Tati’s first band was called Lady Sings the Blues, and she’s been influenced by frevo, choro, bossa nova, then from those brazilian rhythms to jazz. She was ready to move on to new projects when she was approached by Filipe Barros, guitarrist and composer of Bande Dessinée.

So they started out in 2007, but with a different name, and only covering songs from their favorite french artists. Barros had lived in France for a while. He says that composing in french is also about finding the best sounds to say something, exploring the way the words can sound in different languages. It’s about making a statement a bold one. I couldn’t agree more.

Tati says she thought that jazz was gonna have her forever, but that singing in french immediately attracted her. She thought it was challenging, but also enticing and extremely pleasant.

So we hear.

“Sinée qua non” was first released as a free download on the interwebs, and it remains like so, but you can also purchase the CD (on a few online brazilian stores) or buy the mp3s on iTunes.

Too much in just one package or not, one thing is for sure: there is no other band in Brazil like Bande Dessinée. And there won’t be. Unless they get Tati on her bicycle and that smile behind her luscious red lips. That woman is pure french spring with brazilian summer.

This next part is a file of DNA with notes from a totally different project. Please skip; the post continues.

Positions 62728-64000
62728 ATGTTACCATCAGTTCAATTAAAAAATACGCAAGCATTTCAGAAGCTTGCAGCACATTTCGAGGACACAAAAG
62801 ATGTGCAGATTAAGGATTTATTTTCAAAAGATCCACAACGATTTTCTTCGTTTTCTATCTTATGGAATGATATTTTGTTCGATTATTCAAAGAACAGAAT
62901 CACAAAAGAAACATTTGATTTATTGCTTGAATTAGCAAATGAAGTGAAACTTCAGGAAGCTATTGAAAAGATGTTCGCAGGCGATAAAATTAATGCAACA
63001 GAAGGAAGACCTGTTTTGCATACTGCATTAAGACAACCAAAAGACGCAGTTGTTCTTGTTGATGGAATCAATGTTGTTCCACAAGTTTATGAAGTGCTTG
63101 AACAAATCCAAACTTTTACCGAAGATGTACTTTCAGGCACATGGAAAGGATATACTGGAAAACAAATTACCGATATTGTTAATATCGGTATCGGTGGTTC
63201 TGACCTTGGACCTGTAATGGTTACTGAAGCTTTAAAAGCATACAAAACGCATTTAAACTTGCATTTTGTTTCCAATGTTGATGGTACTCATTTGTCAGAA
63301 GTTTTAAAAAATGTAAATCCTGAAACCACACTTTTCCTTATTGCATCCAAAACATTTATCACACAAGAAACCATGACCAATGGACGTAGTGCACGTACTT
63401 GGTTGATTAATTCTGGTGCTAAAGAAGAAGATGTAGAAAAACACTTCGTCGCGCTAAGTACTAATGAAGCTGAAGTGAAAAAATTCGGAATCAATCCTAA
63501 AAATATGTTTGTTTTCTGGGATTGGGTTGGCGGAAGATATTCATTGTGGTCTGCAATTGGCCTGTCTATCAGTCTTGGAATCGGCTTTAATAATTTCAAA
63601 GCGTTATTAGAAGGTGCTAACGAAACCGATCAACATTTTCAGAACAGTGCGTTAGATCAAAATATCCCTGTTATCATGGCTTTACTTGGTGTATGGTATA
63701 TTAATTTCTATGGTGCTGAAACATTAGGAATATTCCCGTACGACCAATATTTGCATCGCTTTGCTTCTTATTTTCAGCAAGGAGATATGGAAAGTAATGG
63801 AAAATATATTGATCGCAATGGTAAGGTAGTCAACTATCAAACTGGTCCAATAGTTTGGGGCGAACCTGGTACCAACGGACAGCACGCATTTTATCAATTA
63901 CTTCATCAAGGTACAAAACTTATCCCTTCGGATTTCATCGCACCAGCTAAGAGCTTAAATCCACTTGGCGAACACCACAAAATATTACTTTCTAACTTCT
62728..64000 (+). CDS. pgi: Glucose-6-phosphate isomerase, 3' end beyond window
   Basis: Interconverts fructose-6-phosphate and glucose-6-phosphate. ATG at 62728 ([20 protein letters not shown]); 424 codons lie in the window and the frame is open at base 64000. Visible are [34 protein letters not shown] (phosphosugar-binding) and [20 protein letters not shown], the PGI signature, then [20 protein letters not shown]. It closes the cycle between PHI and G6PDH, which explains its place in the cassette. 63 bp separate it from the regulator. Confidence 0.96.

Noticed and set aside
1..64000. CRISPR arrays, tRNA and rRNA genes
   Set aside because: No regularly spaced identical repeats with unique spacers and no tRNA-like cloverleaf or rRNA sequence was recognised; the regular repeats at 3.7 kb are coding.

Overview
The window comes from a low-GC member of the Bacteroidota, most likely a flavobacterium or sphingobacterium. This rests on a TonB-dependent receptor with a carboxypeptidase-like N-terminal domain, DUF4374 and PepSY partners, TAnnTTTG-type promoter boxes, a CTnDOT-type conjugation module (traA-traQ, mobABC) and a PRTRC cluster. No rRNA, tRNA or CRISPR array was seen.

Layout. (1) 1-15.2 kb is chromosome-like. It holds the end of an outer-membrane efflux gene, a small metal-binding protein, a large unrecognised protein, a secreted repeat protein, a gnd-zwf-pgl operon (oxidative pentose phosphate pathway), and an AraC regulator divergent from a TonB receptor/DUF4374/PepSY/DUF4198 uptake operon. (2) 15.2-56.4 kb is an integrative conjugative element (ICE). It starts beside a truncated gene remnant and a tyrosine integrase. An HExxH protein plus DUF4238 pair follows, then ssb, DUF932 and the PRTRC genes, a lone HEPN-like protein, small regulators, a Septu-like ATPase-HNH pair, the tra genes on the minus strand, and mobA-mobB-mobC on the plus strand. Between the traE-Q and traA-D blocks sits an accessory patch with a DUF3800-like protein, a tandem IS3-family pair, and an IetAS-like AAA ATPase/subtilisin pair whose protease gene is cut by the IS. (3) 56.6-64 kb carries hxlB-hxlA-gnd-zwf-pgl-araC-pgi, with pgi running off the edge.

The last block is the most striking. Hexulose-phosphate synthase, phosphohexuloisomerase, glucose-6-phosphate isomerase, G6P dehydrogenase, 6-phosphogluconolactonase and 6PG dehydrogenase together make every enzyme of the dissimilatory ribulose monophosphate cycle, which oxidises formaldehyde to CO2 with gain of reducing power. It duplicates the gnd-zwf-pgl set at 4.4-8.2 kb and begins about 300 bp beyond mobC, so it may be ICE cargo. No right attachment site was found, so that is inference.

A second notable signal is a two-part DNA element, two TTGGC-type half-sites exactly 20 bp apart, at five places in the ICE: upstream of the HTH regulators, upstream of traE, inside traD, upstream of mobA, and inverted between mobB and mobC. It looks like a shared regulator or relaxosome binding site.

Bande Dessinée – La liberté est rouge
Bande Dessinée – Navegador

Big Soul

Guestpost! Radio Oh la la’s Natasha on French-loved Californians Big Soul:

On a jammed packed dance floor, a DJ from Paris turns around to me with a smirk and says, “Can you throw on some big guitar number? I have something that needs that first.” I whip out Niagara’s ‘J’ai Vu’, a low tempo wall-to-wall guitar ditty that all the francophones sing along to while they’re dancing. Then he lets it rip: Big Soul’s ‘Le Brio (Branchez la guitare)’.

Even though they only have two songs in French, Big Soul is a Californian boy-boy-girl band that is better known in France, where they got their first record deal. Some French guy in California saw their show and picked up a CD to bring home. Then one day a Paris DJ played one of their English songs, ‘Hippy Hippy Shake’ on a dance floor and voilà, you’re la bombe in Paris.

Both ‘Hippy Hippy Shake’ and ‘Le Brio’ are from 1995, while ‘La Belle et la Bête’ (French for ‘Beauty and the Beast’) is from 2002. And the lovely blond, bass-bearing Caroline Wampole has that American girl singing in French quality that you’ve come to expect from this blog.

Big Soul – Le Brio (Branchez la guitare)
Big Soul – La Belle et la Bête